By Susan Froyd
By Byron Graham
By Robin Edwards
By Bree Davies
By Josiah M. Hesse
By Bree Davies
By Susan Froyd
By Kate Gibbons
About ten minutes after Stop Kiss begins, we learn that its two main characters, a pair of young women oblivious to their surroundings at the moment their mouths met in romantic bliss, were violently attacked while hanging out in a Greenwich Village park during the wee hours of the morning. But while the issue of gay-bashing looms large, Diana Son's drama never mutates into a self-righteous protest or a self-indulgent debate. Instead, it explores the idea that getting the most out of life means assuming risks that, at times, result in unavoidable collisions.
Thankfully, the Theatre Group's production is free from the sort of self-pitying or self-mocking attitudes that undermine most politically charged plays about gay life. Director Billie McBride provides the 1998 off-Broadway hit with a tender, straightforward staging in which intimate episodes shine with dignity and emotional ones rock with intensity. Aided by some strong performances and an urban-spare environment that's both functional and evocative (Charles Dean Packard designed the setting), the intermissionless ninety-minute tale becomes more engrossing with each passing scene.
That's mostly because the playwright appeals to universal feelings -- especially the kind of out-of-nowhere infatuation that's considered off limits -- instead of asking theatergoers to take a high-minded leap of faith. Also, the two leading actresses forge a relationship that's flush with emotional ambivalence and tension. It's a winning combination of writing, directing and acting that invites the audience to accompany the characters' odyssey instead of coolly observing it. (This past spring, a similarly down-to-earth tone marked the Theatre Group's charming production of Beautiful Thing, which examined the budding romance between two working-class teenage boys.)
The journey begins when Sara (Maura Barclay Gingerich), an adventuresome teacher from St. Louis, pays a visit, pre-arranged through a mutual friend, to temporarily warehouse her cat at the apartment occupied by Callie (Hilary Blair), a play-it-safe traffic reporter who moved to the Big Apple eleven years earlier from an "upstate countrified suburb." Determined to make the most of a recently won two-year teaching fellowship, Sara waxes optimistic about her new job at a Bronx elementary school. "Best of luck," Callie quips to this almost total stranger. "And if it gets too rough, go home."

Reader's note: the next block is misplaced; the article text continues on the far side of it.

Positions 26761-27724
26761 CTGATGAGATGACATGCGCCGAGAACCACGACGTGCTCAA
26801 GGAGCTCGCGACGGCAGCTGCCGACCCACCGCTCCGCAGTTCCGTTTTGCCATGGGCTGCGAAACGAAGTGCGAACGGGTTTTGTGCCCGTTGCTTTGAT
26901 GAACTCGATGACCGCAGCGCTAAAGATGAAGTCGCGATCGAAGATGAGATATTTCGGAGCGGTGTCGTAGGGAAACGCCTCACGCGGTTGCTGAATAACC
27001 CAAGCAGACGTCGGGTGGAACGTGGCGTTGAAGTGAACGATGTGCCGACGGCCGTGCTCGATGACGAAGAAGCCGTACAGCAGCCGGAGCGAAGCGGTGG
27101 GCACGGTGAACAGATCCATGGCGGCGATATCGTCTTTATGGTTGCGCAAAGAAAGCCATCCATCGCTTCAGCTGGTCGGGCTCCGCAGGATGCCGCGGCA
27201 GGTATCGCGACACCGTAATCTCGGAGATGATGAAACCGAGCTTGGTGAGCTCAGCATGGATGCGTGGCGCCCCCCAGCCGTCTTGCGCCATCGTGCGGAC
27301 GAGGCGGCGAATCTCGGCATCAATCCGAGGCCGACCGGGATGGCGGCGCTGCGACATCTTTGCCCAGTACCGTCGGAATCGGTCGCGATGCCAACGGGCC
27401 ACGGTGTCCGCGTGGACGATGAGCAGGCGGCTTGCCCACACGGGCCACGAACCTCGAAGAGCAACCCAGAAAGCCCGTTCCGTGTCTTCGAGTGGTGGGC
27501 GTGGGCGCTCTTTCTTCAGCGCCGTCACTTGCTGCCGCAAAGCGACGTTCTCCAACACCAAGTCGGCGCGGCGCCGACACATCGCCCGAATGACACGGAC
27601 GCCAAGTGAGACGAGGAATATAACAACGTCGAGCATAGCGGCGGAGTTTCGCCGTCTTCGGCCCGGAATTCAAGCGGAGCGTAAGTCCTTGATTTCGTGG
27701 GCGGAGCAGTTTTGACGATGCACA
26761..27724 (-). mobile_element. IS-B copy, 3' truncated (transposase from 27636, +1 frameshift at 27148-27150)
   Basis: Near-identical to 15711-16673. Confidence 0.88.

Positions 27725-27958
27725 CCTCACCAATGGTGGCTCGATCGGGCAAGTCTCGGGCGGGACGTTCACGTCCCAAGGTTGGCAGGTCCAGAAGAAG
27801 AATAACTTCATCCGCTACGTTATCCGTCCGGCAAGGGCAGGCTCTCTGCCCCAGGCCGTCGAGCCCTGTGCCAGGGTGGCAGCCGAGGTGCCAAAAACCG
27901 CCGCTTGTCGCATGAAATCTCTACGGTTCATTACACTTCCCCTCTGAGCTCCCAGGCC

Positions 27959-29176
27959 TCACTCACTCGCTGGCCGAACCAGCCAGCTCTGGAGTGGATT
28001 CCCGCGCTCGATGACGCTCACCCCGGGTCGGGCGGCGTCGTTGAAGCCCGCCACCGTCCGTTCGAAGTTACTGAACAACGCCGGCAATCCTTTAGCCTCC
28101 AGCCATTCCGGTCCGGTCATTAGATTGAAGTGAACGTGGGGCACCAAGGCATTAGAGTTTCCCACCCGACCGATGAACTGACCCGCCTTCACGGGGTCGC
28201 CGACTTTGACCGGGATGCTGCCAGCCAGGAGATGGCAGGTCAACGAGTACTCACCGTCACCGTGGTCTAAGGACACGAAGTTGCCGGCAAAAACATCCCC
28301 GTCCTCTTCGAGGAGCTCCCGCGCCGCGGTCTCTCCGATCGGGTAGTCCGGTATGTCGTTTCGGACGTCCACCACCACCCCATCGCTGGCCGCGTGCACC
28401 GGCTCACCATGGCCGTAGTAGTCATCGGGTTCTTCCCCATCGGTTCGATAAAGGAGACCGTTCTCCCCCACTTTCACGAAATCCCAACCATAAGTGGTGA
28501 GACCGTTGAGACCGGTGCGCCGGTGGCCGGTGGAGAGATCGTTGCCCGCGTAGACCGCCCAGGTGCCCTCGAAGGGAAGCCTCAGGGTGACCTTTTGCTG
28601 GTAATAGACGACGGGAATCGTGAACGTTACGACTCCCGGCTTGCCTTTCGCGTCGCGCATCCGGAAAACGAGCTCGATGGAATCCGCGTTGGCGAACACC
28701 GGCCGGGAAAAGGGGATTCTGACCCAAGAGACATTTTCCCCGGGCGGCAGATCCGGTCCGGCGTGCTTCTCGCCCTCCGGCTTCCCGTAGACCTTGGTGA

Centered on the aforementioned attack, the play moves back and forth in time and features a number of interesting side comments and conversations, most notably those between a hard-boiled police detective (strongly played by Gwen Harris) and Callie, traumatized beyond comprehension by the fact that Sara now lies in a coma. There are also a couple of scenes in which Mrs. Winsley, a Greenwich Village matron (given a spot-on rendering by Patty Mintz Figel), offers some seemingly innocuous observations that, like a lot of remarks overheard in conversation in New York, are provocatively run-of-the-mill. Of her West Village neighborhood she dryly says, "The fact that it's Graceland for gay people doesn't bother me." Seconds after telling the detective, who is black, that by throwing a flowerpot at the attacker, she -- not the police -- saved Callie and Sara, the elderly woman nonchalantly adds, "You'd think it was Harlem." (As is the case with many of the play's passing comments, though, Mrs. Winsley's revelation that she and her book-editor husband live over the White Horse, a tavern famous for its literary clientele, comes off as overly contrived.) There are also brief scenes featuring Sara's anguished ex-boyfriend, Peter (competently played by Tim Salmans), and some whimsical episodes with Callie's on-again, off-again lover/friend, George (delightfully portrayed by Darrell Miller).
But the heart of the drama lies in the relationship that develops between Callie and Sara. Despite Callie's admonition to flee Manhattan at the first sign of trouble, Sara and Callie become fast friends, sharing dinners and swapping late-night stories about each other's failed relationships. "Why would you say to someone, 'I will stay with you even if I outgrow you?'" Sara asks, just minutes before racing upstairs to quiet one of Callie's noisy upstairs neighbors -- followed, of course, by a horrified Callie urging instant conciliation. It's just one of several episodes pointing up the fact that Callie carefully swerves to avoid life's rough spots, while Sara straddles them at dangerously high speeds. Except, that is, when it comes to braving the waters of their mutual affection: Both women seem equally reluctant to take that plunge.
Throughout, Gingerich and Blair lend abundant warmth and dimension to their portrayals, managing to remain emotionally spontaneous and technically in command at every turn. By the time they reach a crucial scene near play's end, words become almost irrelevant. During a moment of nudity that's handled with beauty and discretion, it's clear that the love that passes between this habitual swerver and her stubborn counterpart now transcends mere physical attraction or curiosity. The same can safely be said for the Theatre Group's marvelously realized production.
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